“Killer and Thief of Human Promise….”

Now that marijuana possession is undergoing a status change that has evolved from from felony to prescription drug, I thought I might dust off something I read 15+- years ago.  It comes from what I call The Headmaster’s Trilogy: 

– John McPhee’s The Headmaster (1966) tells the story of Frank Boyden’s 66 (not a misprint!) years at Deerfield; 
The Rector of Justin (1964) by Louis Auchincloss is a novel supposedly based on the life of The Groton School’s Endicott Peabody;
– Richard Hawley’s The Headmaster’s Papers  (1983) is a  novel written in the form of letters to and from a boys boarding school headmaster. 

A passage from Hawley’s book eerily synthesizes the uniformly negative experiences I have had in working with teenagers involved with drugs.

There was, at the beginning, real confusion about drugs, confusion about if drugs were a problem and confusion about what sort of problem they were.  We are no longer confused.  We have had a good deal of experience now of students who smoked pot, took pills, inhaled cocaine, and so on, and as I say, we are no longer confused. 

Some of us here can remember school when there were no drugs whatsoever on the scene, except liquor which,  killer and  thief of human promise that it is, has at least been a familiar part of the social fabric of Western life since  antiquity.  As I say,  some of us were working here before the drug scene, worked here through the early days of the drug scene, and are still here.  The changes we have seen in drug-using boys are uniform.  Let me summarize them as I see them. 

  1. They do poorer school work and less of it than formerly; never  better and more.
  2. They drop team and other organizational commitments;  never add team and other organizational commitments.
  3. They initiate less activity not connected to getting and using drugs.
  4. They are harder to interest and arouse.
  5. They care less about non-drug-taking friends, about family, and about others in general than they did before their involvement with drugs.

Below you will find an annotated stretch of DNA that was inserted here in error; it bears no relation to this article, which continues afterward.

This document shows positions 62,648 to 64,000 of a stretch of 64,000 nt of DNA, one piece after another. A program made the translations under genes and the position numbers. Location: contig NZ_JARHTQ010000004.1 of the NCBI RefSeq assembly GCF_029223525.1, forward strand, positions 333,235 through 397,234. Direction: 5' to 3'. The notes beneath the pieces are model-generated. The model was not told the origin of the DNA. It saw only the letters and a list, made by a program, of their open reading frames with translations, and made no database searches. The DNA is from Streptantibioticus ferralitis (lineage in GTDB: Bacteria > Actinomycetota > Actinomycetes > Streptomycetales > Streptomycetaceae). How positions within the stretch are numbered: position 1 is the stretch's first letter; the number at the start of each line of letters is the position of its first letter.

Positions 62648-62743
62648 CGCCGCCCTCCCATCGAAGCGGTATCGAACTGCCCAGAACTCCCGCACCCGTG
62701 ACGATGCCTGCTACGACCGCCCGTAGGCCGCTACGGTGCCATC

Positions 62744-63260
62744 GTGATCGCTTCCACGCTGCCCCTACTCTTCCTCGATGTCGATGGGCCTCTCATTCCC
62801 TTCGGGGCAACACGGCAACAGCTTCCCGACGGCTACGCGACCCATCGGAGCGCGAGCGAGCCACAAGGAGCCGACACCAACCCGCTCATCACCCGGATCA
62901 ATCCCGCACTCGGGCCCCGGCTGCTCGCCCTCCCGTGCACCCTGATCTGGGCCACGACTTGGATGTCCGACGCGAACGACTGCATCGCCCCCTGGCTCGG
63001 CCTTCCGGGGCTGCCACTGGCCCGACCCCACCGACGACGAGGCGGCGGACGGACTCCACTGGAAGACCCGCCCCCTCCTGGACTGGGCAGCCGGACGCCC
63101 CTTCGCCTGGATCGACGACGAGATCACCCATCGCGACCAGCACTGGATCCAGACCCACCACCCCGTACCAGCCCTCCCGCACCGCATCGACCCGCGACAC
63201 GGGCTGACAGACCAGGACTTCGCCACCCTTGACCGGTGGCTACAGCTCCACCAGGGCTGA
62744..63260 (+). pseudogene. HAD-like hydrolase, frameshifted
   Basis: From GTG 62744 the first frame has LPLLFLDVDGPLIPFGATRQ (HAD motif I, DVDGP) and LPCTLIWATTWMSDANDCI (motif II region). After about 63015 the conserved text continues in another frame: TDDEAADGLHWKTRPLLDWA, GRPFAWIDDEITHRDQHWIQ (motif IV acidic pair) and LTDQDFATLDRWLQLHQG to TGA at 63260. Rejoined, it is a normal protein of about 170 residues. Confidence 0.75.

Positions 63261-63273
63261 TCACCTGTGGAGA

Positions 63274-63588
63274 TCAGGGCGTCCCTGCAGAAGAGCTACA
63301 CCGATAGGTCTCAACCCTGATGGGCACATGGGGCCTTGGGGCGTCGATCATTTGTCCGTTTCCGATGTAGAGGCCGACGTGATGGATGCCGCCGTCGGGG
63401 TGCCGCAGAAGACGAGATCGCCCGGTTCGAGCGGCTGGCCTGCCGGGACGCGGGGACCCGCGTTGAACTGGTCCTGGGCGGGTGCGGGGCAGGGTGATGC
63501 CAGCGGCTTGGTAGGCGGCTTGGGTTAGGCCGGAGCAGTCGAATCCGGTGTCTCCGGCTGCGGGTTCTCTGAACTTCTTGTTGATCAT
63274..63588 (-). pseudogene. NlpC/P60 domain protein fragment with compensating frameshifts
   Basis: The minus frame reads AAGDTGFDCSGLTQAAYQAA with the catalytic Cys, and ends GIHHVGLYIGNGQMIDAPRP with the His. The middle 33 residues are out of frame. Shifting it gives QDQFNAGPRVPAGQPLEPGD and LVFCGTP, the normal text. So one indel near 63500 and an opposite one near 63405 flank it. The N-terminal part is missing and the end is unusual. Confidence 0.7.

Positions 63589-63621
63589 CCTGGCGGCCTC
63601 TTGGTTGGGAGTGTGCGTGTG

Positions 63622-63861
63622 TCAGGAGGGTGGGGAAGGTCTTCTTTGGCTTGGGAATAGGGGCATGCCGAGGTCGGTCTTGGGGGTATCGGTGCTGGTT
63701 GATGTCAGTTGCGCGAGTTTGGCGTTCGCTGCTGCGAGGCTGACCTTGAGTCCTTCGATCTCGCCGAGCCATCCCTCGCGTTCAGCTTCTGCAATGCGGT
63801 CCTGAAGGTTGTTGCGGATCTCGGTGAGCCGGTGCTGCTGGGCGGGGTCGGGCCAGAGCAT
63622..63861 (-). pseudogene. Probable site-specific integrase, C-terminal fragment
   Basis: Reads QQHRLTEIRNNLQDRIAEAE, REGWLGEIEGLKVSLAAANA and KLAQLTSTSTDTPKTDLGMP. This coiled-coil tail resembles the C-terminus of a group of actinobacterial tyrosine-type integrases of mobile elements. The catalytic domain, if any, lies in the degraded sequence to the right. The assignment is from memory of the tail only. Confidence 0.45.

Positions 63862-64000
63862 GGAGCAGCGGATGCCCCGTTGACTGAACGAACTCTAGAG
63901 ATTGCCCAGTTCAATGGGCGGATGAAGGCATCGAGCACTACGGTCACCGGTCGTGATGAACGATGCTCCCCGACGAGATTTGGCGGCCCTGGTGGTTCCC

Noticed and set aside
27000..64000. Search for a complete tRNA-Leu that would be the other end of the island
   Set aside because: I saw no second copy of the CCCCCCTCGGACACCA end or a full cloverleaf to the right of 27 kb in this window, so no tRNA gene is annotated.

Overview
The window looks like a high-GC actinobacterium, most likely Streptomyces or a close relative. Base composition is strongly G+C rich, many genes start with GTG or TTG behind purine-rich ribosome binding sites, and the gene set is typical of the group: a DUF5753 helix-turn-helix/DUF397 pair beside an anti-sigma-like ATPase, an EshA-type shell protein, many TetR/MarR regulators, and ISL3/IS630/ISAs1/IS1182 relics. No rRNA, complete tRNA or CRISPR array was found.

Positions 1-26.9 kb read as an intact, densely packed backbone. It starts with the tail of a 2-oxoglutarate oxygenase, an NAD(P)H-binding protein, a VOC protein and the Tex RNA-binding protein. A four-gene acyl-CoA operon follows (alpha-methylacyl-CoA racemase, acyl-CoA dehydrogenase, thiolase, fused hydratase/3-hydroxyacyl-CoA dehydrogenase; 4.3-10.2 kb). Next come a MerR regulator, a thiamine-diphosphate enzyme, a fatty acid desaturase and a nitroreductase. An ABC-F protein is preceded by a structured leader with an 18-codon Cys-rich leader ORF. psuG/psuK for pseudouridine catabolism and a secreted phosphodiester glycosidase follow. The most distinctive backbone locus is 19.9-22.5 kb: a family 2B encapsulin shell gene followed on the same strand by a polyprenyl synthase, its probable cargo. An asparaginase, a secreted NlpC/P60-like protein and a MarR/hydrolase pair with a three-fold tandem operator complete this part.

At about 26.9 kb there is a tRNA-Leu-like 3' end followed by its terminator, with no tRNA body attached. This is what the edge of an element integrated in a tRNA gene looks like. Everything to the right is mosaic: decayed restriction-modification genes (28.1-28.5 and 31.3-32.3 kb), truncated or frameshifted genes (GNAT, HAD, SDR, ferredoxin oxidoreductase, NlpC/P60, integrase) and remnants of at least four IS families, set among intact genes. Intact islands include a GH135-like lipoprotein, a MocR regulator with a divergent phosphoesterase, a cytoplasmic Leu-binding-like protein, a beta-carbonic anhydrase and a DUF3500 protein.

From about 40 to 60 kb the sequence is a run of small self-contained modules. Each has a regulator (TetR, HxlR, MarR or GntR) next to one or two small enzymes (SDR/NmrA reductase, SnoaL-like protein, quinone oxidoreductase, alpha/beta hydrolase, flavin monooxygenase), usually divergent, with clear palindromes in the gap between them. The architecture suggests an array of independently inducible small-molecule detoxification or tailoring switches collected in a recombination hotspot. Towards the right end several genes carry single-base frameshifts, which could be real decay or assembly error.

6. They do not perceive or attach feelings to dramatic personal and academic losses and may even claim that they are functioning better and thinking more clearly than before.
  7. They increasingly organize themselves socially around drug-taking and associate predominantly with other drug taking friends, even when there is no other basis of shared interest than drugs. 

 …….I know of no family or school where the corporate life has remained unaltered or been improved by drug use.

For me,  Hawley’s key point lies in this last sentence.  Marijuana and other street drugs may not always make life markedly worse; But, I’ve never seen them make life better for kids.  And I have my doubts that a mere change of adjectives from “street” to “prescription” is going to do any more than change the label on the same ol’ bottle of wine.  

My experience says kids don’t always go down the tubes when they experiment with drugs; But, those who are headed down the tubes always seem to share drug usage in common and they seem to shoot down through them a lot faster than kids who don’t experiment with them.  Today, there are many obstacles to good teaching and parenting.  All efforts must be valued as part of the solution or part of the problem. 

So, should you and your teenager find yourselves at a CVS near you discussing the merits of various herbal blends with your local pharmacist, be sure to include a little Richard Hawley in your thinking.

Onward,  Malcolm Gauld